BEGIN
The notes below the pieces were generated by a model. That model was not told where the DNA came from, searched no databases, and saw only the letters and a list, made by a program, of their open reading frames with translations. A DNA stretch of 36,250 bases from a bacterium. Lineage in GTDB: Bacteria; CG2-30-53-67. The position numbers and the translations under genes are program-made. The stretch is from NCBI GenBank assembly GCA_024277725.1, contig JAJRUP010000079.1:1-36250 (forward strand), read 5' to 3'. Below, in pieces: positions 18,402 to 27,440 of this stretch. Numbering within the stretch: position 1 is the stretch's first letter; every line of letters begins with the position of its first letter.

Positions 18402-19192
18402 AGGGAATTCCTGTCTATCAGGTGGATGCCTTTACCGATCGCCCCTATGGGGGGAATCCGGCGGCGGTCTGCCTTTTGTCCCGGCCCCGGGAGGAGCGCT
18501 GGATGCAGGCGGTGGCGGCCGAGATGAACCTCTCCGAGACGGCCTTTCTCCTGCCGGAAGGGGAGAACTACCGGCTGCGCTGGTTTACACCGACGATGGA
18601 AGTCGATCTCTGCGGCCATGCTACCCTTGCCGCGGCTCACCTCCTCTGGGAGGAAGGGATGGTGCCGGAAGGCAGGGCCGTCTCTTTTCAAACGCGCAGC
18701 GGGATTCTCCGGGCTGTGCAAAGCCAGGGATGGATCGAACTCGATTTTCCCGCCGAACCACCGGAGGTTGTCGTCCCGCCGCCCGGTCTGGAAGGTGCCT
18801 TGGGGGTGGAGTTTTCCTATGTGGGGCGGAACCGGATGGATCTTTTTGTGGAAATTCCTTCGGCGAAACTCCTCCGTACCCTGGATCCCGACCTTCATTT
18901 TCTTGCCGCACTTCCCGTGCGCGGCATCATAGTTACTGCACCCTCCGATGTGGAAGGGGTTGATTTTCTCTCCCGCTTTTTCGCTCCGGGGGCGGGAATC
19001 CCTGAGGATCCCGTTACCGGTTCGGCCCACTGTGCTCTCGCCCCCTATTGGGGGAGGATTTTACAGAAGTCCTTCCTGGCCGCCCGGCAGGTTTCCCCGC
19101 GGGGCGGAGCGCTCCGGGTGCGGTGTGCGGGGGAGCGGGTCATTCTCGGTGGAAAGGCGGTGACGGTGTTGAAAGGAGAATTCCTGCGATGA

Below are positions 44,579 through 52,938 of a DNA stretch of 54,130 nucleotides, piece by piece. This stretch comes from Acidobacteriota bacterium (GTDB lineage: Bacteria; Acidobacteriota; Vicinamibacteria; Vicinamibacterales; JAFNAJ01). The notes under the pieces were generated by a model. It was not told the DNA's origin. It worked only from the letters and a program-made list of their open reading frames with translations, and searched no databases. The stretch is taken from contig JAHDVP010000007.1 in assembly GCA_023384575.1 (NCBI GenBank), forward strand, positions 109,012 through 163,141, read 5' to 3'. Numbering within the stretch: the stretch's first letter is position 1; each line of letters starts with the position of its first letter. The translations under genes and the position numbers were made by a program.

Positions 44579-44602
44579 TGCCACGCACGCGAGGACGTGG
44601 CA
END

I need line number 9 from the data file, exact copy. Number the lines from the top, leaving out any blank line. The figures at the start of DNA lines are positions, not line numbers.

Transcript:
19001 CCTGAGGATCCCGTTACCGGTTCGGCCCACTGTGCTCTCGCCCCCTATTGGGGGAGGATTTTACAGAAGTCCTTCCTGGCCGCCCGGCAGGTTTCCCCGC